Reduction in grey ammonia production may affect urea production to some extent due to the non-availability of sufficient carbon dioxide. The availability of carbon dioxide can be supplemented by its recovery from furnace flue gases at the site itself. In addition, carbon dioxide can be purchased from an outside source and transported through a pipeline. Simultaneously, one can expect a reduction in urea demand due to efforts on multiple fronts. First and foremost, a correction in pricing policy should reduce the heavy subsidy on conventional granular urea. This will encourage farmers to use more efficient alternative products. The Government of India is also encouraging the use of more efficient products like nano-urea and sulphur-coated urea. Second, an increase in nitrogen use efficiency by the adoption of improved farm practices should help in the reduction in demand for urea.

In the second phase beyond 2035, some of the old ammonia plants can be replaced with grass-root green ammonia plants. It is hoped that the fertiliser production profile will undergo a sea change in the next 20 years. This will further reduce the requirement of urea and higher use of non-urea products like ammonium sulphate, ammonium chloride, and ammonium phosphates. If the present grey ammonia production and use is reduced by 50% by 2050, there will be a further reduction in carbon dioxide emission to the extent of 9.5 million tonnes per year. This will be a total reduction of about 27 million tonnes of carbon dioxide from the present emission level of 43 million tonnes.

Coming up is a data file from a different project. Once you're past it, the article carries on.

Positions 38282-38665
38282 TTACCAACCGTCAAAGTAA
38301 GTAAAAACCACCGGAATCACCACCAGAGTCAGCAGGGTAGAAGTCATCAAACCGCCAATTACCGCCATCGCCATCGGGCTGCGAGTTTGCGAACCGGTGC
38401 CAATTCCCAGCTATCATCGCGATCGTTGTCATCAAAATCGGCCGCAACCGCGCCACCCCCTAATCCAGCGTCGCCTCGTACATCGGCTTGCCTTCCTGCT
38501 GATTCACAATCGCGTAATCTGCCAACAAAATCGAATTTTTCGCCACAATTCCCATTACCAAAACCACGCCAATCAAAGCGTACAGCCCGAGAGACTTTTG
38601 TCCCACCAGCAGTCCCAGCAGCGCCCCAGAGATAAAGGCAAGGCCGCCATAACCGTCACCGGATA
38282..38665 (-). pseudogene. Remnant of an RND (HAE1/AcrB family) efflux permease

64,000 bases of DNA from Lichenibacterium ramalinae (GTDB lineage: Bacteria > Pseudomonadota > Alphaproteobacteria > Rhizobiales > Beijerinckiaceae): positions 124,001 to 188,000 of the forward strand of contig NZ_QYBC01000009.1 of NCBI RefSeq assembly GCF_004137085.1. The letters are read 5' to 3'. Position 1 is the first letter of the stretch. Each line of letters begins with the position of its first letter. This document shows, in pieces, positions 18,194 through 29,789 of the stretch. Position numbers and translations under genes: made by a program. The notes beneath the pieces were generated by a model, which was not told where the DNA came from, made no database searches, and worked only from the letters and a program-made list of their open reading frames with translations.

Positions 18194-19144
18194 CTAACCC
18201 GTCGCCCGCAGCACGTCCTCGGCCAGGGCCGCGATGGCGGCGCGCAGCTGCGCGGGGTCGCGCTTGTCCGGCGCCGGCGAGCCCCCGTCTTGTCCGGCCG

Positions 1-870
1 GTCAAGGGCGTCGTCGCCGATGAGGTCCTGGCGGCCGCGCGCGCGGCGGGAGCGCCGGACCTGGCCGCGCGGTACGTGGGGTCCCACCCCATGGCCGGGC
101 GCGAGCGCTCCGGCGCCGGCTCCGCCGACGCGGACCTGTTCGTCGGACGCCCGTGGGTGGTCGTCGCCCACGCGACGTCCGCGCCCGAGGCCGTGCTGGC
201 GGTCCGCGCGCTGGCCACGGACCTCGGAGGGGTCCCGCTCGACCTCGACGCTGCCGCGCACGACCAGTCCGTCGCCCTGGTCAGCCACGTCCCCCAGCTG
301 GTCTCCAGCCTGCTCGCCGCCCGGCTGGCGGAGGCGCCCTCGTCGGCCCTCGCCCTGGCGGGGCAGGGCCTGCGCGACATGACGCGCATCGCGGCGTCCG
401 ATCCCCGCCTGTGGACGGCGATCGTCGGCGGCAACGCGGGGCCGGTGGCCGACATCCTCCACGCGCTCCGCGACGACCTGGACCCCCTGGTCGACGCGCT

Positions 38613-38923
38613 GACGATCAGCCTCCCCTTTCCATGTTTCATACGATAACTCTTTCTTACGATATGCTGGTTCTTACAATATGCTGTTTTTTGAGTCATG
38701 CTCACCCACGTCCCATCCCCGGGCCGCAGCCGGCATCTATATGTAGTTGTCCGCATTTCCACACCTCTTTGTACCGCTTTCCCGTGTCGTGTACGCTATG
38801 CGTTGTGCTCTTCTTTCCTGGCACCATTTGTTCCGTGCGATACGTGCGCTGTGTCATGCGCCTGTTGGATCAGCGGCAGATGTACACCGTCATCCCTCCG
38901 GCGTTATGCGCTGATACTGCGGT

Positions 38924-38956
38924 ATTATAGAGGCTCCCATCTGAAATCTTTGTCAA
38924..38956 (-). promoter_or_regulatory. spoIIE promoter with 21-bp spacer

In addition to technological challenges in the use of green hydrogen/green ammonia in fertiliser production, there are other challenges as well. The foremost being the viability gap between grey and green ammonia. According to various estimates, the cost of green ammonia is higher by $350-400 compared to grey ammonia. This gap has not been adequately addressed by incentives provided under the Green Hydrogen Mission. There is a need for adequate funding of the viability gap for at least the initial five years, either through the Green Hydrogen Mission or fertiliser pricing and subsidy policy or a combination of the two.

Tags: Decarbonisation, Fertiliser Sector, India